Dietitians to give doctors nutrition guide for elderly

Tuesday, January 22, 2002

The Associated Press

WASHINGTON -- The 60-year-old lung disease patient gasped for breath after certain meals. The culprit: High-calorie meals loaded with sugar.

Healthy people just breathe a little faster to excrete the carbon dioxide that's produced by eating sugar. But lungs damaged by chronic obstructive pulmonary disease -- one of the nation's top killers -- can't handle both the extra work and the new pounds.

It's one of numerous little-known diet tips that can make a big difference in easing chronic diseases that plague older Americans. But too few doctors have the time or training to deal with nutrition choices that make their elderly patients sicker -- or even realize how medications can sabotage a senior's already precarious diet.

Now they're getting help: Dietitians have joined one of the largest primary-care physician groups to provide the first at-a-glance doctors' nutrition guide for the most common killers of elderly Americans.

Better nutrition isn't a cure, cautions Dr. Albert Barrocas, a New Orleans surgeon and nutrition professor who offered the sugar-lung disease example.

But the hope is that the new nutrition guide -- linked to more comprehensive nutrition science at an Internet site -- and some easy-to-use consumer advice will ease seniors' suffering, maybe enough that some can cut back on prescription pills.

It comes at a time of increased interest in nutrition therapy. This month, Medicare began paying for registered dietitians to help treat more than 7 million seniors with diabetes or kidney disease, illnesses considered among the most influenced by diet.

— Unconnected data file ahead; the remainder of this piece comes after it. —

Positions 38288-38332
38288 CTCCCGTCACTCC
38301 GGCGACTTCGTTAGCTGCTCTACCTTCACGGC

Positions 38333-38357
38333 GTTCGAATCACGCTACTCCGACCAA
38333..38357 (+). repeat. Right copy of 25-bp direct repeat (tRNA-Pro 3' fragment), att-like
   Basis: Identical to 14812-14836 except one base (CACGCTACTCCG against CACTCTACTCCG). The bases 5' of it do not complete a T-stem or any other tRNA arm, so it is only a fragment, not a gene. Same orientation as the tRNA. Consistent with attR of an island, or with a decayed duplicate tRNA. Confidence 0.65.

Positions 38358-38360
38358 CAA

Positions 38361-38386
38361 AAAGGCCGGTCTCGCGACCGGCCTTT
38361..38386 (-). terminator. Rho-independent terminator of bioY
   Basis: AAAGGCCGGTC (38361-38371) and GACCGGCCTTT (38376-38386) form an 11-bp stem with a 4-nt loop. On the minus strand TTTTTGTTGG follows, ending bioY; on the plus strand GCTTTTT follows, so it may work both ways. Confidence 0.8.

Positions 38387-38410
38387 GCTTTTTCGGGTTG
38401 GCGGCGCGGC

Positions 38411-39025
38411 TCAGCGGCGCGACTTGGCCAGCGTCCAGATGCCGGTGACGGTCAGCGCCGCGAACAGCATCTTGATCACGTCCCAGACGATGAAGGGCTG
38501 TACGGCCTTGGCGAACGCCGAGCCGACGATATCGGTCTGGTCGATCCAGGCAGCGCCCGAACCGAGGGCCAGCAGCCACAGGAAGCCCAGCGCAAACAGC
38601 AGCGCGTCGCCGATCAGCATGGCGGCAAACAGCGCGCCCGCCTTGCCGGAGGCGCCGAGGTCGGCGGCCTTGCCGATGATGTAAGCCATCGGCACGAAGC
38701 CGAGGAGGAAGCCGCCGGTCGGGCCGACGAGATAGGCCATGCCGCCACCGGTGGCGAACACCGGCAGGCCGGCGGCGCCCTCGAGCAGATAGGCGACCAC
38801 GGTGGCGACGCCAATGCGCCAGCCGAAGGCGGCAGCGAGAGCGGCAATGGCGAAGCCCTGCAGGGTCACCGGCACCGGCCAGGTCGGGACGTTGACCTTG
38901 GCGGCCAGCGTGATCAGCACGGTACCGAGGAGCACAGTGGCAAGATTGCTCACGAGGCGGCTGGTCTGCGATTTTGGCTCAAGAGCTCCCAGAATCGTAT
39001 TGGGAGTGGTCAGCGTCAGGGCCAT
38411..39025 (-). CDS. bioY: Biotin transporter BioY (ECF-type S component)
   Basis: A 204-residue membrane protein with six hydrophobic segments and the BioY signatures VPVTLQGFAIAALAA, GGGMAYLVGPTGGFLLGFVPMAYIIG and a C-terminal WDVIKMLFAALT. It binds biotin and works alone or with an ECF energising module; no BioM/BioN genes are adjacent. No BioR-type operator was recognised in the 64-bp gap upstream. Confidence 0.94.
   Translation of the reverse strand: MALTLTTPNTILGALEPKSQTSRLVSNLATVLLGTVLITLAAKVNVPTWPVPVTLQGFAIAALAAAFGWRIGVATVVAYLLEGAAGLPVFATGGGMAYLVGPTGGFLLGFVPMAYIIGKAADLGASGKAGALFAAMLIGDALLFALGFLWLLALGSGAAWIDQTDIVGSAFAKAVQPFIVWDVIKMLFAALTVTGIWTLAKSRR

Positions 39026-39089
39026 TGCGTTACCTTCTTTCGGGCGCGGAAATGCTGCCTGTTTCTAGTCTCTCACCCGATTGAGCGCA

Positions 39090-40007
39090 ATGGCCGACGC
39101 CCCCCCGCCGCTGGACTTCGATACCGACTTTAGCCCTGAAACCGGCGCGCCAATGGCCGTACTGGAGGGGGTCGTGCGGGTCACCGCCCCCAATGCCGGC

At particular risk

Some 85 percent of seniors have at least one chronic disease that can benefit from nutritional interventions. Yet the societal, economic and physical changes of aging leave them at particular risk of malnutrition.

A spouse dies and the survivor lacks the will or know-how to cook healthy meals. Arthritis, heart disease or other ailments makes cooking a physical challenge. Alzheimer's make patients forget to eat. And medications can sap appetite or make eating unpleasant. Antibiotics, for example, can leave your mouth feeling like "aluminum foil with fungus on it," says University of Tennessee dietitian Jane White.

A Web site -- www.aafp. org/nsi -- links to more comprehensive information and provides a quick test for consumers to check their own nutrition risks.

Everyone's heard the "eat less fat" mantra for heart disease. But the campaign's tips include less well known advice for doctors and consumers:

Monitor low weight. While 120 pounds may be nice for a 30-something who's 5-foot-4, that may be dangerously skinny for a 65-year-old. And losing 10 pounds in six months without trying is a danger signal. For example, seniors' sudden weight loss can be an early sign of dementia.

Some common drugs, such as digoxin for heart failure, are among the worst appetite-killers.

Seniors often lose their taste for meats, yet protein builds muscles and helps the body recover from illness. Remember other protein-rich foods like beans, peanut butter and eggs.

The sweet tooth that often accompanies age isn't necessarily bad. If you're trying to fatten up an Alzheimer's patient who loves doughnuts, provide them -- all calories count to postpone tube-feeding as long as possible, Barrocas advises. Try bite-size finger foods; they forget how to use a fork.

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